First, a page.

About Importing Data from Comma-Separated Files into Service Manager
Applies To: System Center 2012 SP1 - Service Manager, System Center 2012 R2 Service Manager, System Center 2012 - Service Manager
Configuration items contained in a comma-separated value (.csv) file can be imported into the Service Manager database by using the Import from CSV File feature. This feature lets you to bulk-import instances of any class type or projection type that is defined in the Service Manager database. You can use this feature to:
Create configuration item or work item instances from data stored in a tabular format.
Bulk-edit existing database instances.
Populate the Service Manager database by using data exported from an external database.
Circumvent data entry through forms when many class instances must be created at the same time.
In this release, importing many complex items—for example, 5,000 computer projections—could take an hour or more. During this time, Service Manager continues to function.
Two files are required to import a set of instances by using the Import from CSV File feature:
A data file that consists of a series of comma-delimited object instances. The data file must end with the .csv file name extension.
A format file that specifies the class type or projection type of the instances present in the data file. Every instance in the data file is assumed to be of this kind. The format file also specifies (1) the subset of properties and, for projections, specifies components. They are being imported for the indicated type, and (2) the order in which those properties appear as columns in the associated data file. The format file must have the same file name as the csv file that it describes, and it must end with the .xml file name extension.
For example, you receive a spreadsheet that contains information about computers that you want to import into the Service Manager database. The following is a sample of the first 10 computers in the spreadsheet.
The first step is to convert the data in the table into a .csv file format. In the .csv file, you make the assumption that the first row is data, and not a header. Therefore, you remove the header line from the spreadsheet and save the results as newcomputers.csv as in the following example.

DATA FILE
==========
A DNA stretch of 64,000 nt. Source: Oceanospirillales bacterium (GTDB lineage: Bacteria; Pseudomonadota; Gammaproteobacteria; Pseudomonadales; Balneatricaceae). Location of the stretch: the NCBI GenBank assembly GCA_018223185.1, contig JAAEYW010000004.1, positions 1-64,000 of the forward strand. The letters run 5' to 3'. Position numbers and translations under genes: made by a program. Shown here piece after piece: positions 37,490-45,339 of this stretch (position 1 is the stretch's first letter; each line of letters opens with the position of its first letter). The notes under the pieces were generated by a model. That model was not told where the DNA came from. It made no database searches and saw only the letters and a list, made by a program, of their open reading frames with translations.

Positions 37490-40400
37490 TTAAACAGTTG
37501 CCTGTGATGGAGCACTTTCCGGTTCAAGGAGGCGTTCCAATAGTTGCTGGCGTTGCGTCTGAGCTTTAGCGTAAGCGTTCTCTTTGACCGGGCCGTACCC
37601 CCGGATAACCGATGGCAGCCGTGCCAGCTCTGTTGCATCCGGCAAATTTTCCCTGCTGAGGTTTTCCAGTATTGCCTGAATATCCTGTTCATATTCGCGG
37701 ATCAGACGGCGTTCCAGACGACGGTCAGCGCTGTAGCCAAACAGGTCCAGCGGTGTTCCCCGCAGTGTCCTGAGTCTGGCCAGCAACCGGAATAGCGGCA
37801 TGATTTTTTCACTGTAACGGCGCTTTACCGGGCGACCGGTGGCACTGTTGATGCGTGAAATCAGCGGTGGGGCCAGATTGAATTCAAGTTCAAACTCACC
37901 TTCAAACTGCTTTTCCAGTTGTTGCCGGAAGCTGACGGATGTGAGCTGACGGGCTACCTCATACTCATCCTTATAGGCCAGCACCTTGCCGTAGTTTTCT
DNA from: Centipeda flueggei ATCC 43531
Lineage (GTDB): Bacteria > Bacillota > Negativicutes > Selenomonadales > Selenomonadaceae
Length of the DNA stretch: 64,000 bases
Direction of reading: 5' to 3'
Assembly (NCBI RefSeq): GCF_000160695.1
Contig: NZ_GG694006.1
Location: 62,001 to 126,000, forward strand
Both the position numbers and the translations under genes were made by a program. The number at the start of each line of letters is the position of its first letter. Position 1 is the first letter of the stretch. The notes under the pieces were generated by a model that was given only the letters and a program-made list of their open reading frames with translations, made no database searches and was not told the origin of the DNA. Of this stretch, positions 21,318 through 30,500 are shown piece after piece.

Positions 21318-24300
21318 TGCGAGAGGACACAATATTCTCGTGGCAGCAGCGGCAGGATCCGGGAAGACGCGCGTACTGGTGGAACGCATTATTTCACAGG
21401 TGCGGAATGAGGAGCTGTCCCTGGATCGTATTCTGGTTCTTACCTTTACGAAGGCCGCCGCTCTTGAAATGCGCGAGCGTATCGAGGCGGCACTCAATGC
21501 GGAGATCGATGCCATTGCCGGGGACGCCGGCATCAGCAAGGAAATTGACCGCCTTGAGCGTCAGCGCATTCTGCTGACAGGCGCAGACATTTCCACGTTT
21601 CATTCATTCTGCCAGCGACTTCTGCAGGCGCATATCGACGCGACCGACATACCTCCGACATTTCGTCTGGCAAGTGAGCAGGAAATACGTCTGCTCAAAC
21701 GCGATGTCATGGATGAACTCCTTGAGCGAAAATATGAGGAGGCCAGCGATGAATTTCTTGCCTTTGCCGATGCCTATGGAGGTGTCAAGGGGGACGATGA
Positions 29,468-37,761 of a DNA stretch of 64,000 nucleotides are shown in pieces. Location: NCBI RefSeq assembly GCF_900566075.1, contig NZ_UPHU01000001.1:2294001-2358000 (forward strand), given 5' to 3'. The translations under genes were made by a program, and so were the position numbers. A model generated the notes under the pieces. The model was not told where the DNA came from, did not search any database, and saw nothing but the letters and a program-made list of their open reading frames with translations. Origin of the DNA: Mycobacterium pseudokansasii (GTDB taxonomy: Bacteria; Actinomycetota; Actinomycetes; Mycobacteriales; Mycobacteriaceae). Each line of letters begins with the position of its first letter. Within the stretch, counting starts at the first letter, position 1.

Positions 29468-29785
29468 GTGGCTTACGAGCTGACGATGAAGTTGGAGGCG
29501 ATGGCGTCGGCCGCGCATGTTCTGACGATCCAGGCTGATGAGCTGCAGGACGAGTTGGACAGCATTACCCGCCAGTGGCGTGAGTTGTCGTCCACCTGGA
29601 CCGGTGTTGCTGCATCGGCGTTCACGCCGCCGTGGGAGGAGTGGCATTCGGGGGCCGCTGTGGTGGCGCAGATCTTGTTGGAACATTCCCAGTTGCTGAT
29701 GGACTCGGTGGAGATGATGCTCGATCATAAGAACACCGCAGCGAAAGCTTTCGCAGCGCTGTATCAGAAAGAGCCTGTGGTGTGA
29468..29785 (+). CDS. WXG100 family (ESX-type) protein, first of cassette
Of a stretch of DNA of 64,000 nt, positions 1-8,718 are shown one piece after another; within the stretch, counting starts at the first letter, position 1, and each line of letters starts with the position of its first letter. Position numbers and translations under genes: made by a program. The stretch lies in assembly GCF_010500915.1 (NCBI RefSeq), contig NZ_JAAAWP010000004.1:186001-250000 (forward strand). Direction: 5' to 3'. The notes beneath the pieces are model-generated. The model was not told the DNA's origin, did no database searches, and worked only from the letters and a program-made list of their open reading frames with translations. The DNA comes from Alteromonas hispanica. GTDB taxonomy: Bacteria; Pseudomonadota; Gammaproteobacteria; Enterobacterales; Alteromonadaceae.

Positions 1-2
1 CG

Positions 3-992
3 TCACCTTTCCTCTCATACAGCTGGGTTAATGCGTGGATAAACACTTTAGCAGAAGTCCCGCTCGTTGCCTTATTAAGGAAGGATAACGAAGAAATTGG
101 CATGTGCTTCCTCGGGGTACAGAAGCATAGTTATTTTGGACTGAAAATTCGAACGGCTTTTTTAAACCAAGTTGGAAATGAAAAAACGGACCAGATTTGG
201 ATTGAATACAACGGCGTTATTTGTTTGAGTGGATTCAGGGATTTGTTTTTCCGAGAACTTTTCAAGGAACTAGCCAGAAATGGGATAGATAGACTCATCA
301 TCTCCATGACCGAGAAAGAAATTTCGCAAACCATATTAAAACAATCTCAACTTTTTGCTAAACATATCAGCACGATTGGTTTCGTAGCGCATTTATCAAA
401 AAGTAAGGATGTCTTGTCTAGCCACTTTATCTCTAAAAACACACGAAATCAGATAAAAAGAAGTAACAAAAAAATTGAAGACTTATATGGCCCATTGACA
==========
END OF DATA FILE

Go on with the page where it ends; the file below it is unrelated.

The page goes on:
WG-Det-1, 172.30.14.21, DETROIT WG-Det-2, 172.30.14.22, DETROIT WG-Det-3, 172.30.14.23, DETROIT WG-Dal-1, 172.30.14.24, DALLAS WG-Dal-2, 172.30.14.25, DALLAS WG-Chi-1, 172.30.14.26, CHICAGO WG-Chi-2, 172.30.14.27, CHICAGO WG-Chi-3, 172.30.14.28, CHICAGO WG-Chi-4, 172.30.14.29, CHICAGO WG-Chi-5, 172.30.14.30, CHICAGO
A format file is now created that is suited to import the rows that are contained in the newcomputers.csv file. The first step in writing the format file is identifying the class type or projection type that must be used for the instances in the .csv file. For more information about class type or projection types, see the blog post Using the CSV import feature and download the file CSVImport.docx.
For the type of data being imported, you find that the Microsoft.Windows.Computer class is the best suited for the object type and property set. Start by declaring the class of the object that is being imported:
<CSVImportFormat> <Class Type=”Microsoft.Windows.Computer”> … </Class> </CSVImportFormat>
After scanning the list of available properties of the Microsoft.Windows.Computer class, select the following properties for each column in the .csv file.
By using these properties, you construct the following format file. The properties are listed in the order in which they appear in the .csv file. You must save this file that has the same file name for the .csv file, but with an .xml file name extension.
<CSVImportFormat> <Class Type="Microsoft.Windows.Computer"> <Property ID="PrincipalName"/> <Property ID="IPAddress"/> <Property ID="DomainDnsName"/> </Class> </CSVImportFormat>
Save this file as newcomputers.xml.